Guerilla takes place fifty years after the events of the first Red Faction and bypasses the second game's trip to Earth in favour of another Mars setting. "We see the Red Faction storyline as having two threads," explained Rick White, the game's producer. "It's not that the Earth thread wasn't successful, it's just that the Mars thread is more compelling." So back to the red planet it is, where things are a little different from last time around...
The major change is, obviously, in the genre. Volition has tried to build on their experience with Saints Row by setting Red Faction 3 in an open-world with a third-person viewpoint. The reasoning is twofold. First of all, Volition's aim is to become an open world specialist studio - and that simply won't happen with the Saints Row series alone. The second reason is more relevant to the Faction series. As Rick tells it: "We've got much more destruction going on in Red Faction 3 and you need to see what's going on. You can't do that in an FPS as the view's too restrictive - so we had to pull the camera back."
SIDE ORDER OF BLAMMO
With Mars now partially terraformed, the action all takes place on the surface. It's a busy world, with plenty of vehicles to be commandeered (everything but the aircraft we're told) and buildings to be destroyed, and it's this demolition that takes centre stage. Volition has spent the last four years working solely on true physics-based destruction, a system that we gleefully tried to tear to pieces.
Structures are all load bearing. Take away a building's support and you'll bring the whole thing down. So, find a tower with four legs and you can bet that knocking two of them out will collapse the entire thing. A bridge may well remain standing if you remove the middle legs, but as soon as anybody tries to cross it in a vehicle it'll come tumbling down. And we're not just talking about pre-determined chunks of stone and rock here: anything and everything that falls apart does so dynamically. Walls are built not as solid chunks to be removed as a whole, but as layers of materials; each layer with its own physical properties. Knock part of the wall out and you'll see the pipes and rebar within.
The destruction is permanent too. Return to a scene of devastation and, unless there's a mission-critical building, everything will still be reduced to rubble. Key buildings will of course be rebuilt in order to push the story forward, but that's not to say it's impossible to be the product of your own downfall. One mission, House Arrest, asks you to rescue two hostages from the first floor of an EDF stronghold. The first example of this mission played out as we expected - storm the building, kill the bad guys, rescue the hostages. Blowing up the stairs prevented anyone from chasing us, but what if we'd accidentally destroyed them before finding the hostages? Well, that all depends on how clever you are.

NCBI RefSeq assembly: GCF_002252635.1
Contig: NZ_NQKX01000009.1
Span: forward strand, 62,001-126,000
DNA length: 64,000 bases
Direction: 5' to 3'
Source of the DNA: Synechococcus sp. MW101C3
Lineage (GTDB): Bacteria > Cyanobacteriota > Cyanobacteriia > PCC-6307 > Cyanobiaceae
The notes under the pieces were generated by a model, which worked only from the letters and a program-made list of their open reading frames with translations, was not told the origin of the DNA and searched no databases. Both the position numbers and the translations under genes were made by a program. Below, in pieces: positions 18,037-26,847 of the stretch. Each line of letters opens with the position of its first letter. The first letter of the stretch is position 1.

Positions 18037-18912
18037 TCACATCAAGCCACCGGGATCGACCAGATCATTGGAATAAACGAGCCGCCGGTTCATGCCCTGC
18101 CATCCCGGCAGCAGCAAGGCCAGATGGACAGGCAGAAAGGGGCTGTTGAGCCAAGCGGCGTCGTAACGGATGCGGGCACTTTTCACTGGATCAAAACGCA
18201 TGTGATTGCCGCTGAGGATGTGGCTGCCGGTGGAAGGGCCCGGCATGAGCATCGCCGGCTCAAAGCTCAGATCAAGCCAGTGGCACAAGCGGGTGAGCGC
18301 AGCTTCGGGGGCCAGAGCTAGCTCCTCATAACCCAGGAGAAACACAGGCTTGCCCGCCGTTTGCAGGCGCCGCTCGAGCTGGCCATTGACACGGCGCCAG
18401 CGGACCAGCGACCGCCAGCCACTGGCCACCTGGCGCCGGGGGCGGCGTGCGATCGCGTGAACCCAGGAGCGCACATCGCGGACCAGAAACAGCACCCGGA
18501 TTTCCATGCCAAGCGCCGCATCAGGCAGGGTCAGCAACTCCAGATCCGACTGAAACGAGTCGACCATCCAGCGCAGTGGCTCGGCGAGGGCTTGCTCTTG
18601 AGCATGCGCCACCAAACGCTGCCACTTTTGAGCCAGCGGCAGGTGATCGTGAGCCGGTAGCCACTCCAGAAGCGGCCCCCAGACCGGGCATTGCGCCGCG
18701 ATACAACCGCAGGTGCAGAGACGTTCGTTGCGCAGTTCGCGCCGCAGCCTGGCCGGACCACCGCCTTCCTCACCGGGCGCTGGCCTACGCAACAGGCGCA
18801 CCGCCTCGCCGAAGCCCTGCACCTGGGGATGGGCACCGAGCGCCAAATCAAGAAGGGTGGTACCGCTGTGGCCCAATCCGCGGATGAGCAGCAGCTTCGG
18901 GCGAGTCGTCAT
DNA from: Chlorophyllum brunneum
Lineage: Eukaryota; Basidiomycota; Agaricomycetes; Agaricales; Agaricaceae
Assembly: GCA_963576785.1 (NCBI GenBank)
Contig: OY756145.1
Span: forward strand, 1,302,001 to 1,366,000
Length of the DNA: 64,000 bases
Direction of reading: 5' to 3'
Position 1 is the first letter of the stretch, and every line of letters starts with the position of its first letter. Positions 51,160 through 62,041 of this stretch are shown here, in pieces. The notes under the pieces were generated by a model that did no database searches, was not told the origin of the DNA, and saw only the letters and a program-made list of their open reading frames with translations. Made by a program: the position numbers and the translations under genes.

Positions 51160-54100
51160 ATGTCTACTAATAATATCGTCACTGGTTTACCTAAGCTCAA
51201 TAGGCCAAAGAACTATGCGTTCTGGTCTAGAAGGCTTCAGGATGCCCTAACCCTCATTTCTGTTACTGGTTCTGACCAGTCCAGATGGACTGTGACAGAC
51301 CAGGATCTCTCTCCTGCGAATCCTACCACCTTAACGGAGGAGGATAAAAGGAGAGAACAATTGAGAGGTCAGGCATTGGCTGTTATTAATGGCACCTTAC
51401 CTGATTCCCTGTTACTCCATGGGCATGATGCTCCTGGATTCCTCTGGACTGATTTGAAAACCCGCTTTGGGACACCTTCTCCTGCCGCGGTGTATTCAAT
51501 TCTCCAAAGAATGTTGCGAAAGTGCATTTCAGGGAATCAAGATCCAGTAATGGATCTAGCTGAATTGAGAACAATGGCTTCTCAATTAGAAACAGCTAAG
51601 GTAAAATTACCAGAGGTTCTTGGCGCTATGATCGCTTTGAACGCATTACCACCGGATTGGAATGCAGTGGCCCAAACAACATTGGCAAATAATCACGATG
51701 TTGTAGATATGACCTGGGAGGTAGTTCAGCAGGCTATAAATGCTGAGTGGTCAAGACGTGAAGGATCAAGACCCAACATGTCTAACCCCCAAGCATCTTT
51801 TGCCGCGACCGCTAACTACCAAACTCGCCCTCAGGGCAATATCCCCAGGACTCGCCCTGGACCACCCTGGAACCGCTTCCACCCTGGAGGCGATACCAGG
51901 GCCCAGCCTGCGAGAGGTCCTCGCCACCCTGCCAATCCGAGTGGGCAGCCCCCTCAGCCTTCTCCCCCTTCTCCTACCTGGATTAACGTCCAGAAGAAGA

A neighbouring ridge can be abused to leap onto the roof, or a nearby antenna could be knocked onto the building and used as a bridge, but in some cases you may trip yourself up entirely and have absolutely no way of completing your mission. "You could blow a hole in the ceiling from the room below the hostages," suggested Volition VP Dan Cermak. "Of course, there's no guarantee the hostages will survive if you do that."
STOP. HAMMER TIME
It seems that the physics system opens up a huge amount of opportunities. Thankfully there are plenty of tools at your disposal to make use of them, the most interesting of which is the default sledgehammer. The main character swings his hammer so hard that it's impossible not to wince as his arms look like they're torn from their sockets. Pulling the right trigger unleashes a horizontal swing, the left trigger a vertical, and it's easy to knock entire walls down (and building as a result) with a handful of well-placed strikes. In fact, set things up correctly and you can even score a kill by knocking a chunk of wall out and onto the head of somebody on the other side.